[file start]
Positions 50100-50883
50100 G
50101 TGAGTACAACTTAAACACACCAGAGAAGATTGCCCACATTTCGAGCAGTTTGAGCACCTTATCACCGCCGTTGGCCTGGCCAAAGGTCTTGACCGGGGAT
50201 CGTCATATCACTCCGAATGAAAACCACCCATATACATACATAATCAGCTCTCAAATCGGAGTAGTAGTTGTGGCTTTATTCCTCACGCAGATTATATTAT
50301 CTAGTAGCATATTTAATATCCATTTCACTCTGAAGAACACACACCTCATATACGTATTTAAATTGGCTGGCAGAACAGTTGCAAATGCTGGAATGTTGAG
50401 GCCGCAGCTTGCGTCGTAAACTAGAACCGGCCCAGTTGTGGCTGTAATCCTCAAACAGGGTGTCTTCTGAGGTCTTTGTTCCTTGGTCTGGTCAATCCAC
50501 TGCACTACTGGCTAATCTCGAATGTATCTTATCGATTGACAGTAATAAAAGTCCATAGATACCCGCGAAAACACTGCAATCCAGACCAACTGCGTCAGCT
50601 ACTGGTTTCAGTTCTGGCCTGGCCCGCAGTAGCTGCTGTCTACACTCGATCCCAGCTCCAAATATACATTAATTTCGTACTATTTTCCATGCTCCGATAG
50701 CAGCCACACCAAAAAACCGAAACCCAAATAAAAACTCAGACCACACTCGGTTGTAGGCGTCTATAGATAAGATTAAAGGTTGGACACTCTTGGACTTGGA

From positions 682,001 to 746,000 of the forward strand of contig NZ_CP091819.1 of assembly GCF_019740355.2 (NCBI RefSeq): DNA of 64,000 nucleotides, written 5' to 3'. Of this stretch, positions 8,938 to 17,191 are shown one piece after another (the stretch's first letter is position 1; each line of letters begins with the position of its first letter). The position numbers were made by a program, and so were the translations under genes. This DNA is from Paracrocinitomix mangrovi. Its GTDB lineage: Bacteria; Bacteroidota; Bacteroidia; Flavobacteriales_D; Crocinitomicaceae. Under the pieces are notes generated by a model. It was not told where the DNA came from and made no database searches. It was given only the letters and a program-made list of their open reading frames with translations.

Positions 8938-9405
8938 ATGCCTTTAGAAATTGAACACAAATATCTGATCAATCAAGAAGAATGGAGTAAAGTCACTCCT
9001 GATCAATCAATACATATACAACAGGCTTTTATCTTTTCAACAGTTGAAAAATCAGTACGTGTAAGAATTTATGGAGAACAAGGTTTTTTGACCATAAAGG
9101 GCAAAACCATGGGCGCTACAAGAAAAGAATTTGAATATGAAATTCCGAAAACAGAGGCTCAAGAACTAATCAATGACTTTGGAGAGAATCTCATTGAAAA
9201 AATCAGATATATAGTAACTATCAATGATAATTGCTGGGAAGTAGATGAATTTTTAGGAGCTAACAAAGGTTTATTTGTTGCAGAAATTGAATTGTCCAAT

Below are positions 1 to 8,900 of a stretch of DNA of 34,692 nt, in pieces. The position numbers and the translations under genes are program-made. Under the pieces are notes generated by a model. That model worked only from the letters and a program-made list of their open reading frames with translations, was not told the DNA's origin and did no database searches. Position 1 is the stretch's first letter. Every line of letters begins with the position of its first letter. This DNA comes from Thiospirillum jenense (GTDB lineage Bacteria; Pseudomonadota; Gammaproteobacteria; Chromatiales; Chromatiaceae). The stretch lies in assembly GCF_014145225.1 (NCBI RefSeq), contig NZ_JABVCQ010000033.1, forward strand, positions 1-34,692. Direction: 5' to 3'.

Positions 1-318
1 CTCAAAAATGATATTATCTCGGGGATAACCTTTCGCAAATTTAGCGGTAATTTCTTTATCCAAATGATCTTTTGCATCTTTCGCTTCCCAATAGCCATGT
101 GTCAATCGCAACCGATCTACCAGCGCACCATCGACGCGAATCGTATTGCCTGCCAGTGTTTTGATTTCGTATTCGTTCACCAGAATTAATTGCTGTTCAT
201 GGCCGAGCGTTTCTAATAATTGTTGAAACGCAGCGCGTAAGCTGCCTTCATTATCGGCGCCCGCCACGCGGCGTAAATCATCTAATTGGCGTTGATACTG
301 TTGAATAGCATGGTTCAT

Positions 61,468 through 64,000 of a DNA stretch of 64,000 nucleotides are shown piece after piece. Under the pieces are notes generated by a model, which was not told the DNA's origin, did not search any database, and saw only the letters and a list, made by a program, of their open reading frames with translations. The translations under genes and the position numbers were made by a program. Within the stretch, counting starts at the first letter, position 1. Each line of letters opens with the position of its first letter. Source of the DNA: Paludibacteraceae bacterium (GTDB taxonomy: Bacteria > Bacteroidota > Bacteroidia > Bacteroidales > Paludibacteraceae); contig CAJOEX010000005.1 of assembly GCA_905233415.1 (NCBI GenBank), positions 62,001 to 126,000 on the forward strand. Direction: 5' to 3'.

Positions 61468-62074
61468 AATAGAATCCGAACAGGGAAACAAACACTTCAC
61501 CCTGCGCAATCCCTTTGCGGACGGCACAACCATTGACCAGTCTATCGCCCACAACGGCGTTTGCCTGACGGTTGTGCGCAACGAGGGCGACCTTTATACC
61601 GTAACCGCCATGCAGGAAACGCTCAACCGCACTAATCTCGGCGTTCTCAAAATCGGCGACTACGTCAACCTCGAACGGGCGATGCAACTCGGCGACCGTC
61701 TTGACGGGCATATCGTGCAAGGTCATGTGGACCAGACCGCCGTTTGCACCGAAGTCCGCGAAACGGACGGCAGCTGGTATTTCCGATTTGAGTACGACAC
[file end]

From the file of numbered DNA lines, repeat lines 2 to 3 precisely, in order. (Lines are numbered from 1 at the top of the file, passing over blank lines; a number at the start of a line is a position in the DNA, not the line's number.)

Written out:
50100 G
50101 TGAGTACAACTTAAACACACCAGAGAAGATTGCCCACATTTCGAGCAGTTTGAGCACCTTATCACCGCCGTTGGCCTGGCCAAAGGTCTTGACCGGGGAT